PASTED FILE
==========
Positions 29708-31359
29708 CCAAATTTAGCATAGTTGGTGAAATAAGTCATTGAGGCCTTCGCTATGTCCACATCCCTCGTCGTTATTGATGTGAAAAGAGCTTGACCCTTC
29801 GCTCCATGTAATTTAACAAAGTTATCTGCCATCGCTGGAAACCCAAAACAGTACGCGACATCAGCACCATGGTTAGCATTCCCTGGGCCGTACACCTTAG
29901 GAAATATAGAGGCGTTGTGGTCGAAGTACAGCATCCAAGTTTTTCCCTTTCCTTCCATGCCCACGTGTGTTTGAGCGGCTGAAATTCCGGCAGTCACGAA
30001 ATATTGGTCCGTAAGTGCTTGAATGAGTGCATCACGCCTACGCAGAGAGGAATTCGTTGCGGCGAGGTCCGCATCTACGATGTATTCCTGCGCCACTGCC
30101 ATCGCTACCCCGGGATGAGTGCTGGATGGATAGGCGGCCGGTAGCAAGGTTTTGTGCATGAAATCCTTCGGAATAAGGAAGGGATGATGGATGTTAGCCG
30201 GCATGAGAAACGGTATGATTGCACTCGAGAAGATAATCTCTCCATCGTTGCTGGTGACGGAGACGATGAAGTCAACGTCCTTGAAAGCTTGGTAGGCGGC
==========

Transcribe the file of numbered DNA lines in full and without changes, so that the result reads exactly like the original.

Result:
Positions 29708-31359
29708 CCAAATTTAGCATAGTTGGTGAAATAAGTCATTGAGGCCTTCGCTATGTCCACATCCCTCGTCGTTATTGATGTGAAAAGAGCTTGACCCTTC
29801 GCTCCATGTAATTTAACAAAGTTATCTGCCATCGCTGGAAACCCAAAACAGTACGCGACATCAGCACCATGGTTAGCATTCCCTGGGCCGTACACCTTAG
29901 GAAATATAGAGGCGTTGTGGTCGAAGTACAGCATCCAAGTTTTTCCCTTTCCTTCCATGCCCACGTGTGTTTGAGCGGCTGAAATTCCGGCAGTCACGAA
30001 ATATTGGTCCGTAAGTGCTTGAATGAGTGCATCACGCCTACGCAGAGAGGAATTCGTTGCGGCGAGGTCCGCATCTACGATGTATTCCTGCGCCACTGCC
30101 ATCGCTACCCCGGGATGAGTGCTGGATGGATAGGCGGCCGGTAGCAAGGTTTTGTGCATGAAATCCTTCGGAATAAGGAAGGGATGATGGATGTTAGCCG
30201 GCATGAGAAACGGTATGATTGCACTCGAGAAGATAATCTCTCCATCGTTGCTGGTGACGGAGACGATGAAGTCAACGTCCTTGAAAGCTTGGTAGGCGGC